The reliable quantitation limit is 8.1 ng per sample (10 ppt or 81 ng/m3). This is the smallest amount of MDA which can be quantitated within the requirements of a recovery of at least 75% and a precision (±1.96 SD) of ±25% or better. (Section 4.2.)


The reliable quantitation limit and detection limits reported in the method are based upon optimization of the instrument for the smallest possible amount of analyte. When the target concentration of an analyte is exceptionally higher than these limits, they may not be attainable at the routine operating parameters.


1.2.4. Sensitivity

The sensitivity of the analytical procedure over a concentration range representing 0.5 to 2 times the target concentration based on the recommended air volume is 699,800 area units per µg/sample. This is determined by the slope of the calibration curve. (Section 4.3.) The sensitivity will vary with the particular instrument used in the analysis.

1.2.5. Recovery

The recovery of MDA from samples used in a 15-day storage test remained above 79% when the samples were stored in a closed drawer at ambient temperatures of 20 to 25°C. (Section 4.4.) The recovery of MDA from the collection medium during storage must be 75% or greater.

1.2.6. Precision (analytical method only)

The pooled coefficient of variation obtained from replicate determinations of analytical standards at 0.5, 1, and 2 times the target concentration is 0.030. (Section 4.3.)

1.2.7. Precision (overall procedure)

The precision at the 95% confidence level for the 15-day storage test is ±18.9%. (Section 4.4.) This includes an additional ±5% for sampling error. The overall procedure must provide results at the target concentration that are ±25% or better at the 95% confidence level.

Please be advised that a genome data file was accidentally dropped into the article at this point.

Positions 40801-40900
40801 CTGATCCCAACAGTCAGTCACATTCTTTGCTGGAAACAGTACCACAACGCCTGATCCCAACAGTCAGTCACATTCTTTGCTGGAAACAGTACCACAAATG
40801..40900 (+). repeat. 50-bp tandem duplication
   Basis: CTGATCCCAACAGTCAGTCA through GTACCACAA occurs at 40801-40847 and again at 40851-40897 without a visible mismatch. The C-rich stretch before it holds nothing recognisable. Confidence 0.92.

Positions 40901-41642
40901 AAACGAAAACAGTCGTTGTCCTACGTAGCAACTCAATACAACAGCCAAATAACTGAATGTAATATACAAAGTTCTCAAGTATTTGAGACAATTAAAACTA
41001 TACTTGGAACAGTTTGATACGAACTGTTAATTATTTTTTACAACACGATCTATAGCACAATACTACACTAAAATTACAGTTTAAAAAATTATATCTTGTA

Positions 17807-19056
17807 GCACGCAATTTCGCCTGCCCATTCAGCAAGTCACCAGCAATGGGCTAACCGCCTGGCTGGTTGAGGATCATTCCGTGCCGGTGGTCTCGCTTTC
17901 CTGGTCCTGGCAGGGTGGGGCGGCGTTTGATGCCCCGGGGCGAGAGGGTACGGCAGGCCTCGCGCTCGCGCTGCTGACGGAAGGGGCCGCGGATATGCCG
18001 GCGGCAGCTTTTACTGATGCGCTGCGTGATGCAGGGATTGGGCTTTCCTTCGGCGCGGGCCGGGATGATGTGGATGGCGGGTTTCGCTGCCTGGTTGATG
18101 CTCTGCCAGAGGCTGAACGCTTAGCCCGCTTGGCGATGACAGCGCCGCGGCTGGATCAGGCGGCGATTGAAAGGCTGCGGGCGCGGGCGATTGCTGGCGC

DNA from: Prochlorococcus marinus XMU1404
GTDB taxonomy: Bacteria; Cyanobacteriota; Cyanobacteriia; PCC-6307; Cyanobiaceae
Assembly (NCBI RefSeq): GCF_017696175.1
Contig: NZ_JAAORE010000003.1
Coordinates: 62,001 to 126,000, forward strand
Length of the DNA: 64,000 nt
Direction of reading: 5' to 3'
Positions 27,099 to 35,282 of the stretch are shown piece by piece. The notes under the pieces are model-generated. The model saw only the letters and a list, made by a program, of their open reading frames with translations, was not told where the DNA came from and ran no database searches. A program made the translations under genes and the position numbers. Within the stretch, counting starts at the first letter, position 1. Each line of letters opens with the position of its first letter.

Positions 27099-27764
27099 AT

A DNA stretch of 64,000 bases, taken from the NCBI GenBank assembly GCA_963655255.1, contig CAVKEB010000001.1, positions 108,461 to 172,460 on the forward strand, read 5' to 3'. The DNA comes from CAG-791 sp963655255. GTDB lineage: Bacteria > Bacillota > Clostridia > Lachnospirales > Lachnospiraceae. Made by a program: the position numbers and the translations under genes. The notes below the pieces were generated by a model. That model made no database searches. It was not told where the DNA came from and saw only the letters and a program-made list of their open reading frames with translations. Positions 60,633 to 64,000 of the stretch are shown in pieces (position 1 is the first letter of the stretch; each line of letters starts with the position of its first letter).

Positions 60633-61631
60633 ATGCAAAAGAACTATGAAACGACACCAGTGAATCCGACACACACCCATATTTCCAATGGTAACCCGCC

1.2.8. Reproducibility

Six samples, spiked by liquid injection, and a draft copy of this procedure were given to a chemist unassociated with this evaluation. The samples were analyzed after 0.5 days of storage at 2°C. The average recovery was 88.5% with a standard deviation of 7.3%. (Section 4.5.)

1.3. Advantages

1.3.1. The acid-treated filter provides a convenient method for sampling.

1.3.2. The analysis is rapid, sensitive, and precise.

1.3.3. Samples are stable, even at ambient temperatures.

1.4. Disadvantages

1.4.1. Sample filters must be transferred to vials containing water before being submitted to the laboratory for analysis.

1.4.2. Methylene bisphenyl isocyanate (MDI) appears to be a positive interference.

2. Sampling Procedure

2.1. Apparatus

2.1.1. Samples are collected by use of a personal sampling pump that can be calibrated within ±5% of the recommended flow rate with the sampling filter in line.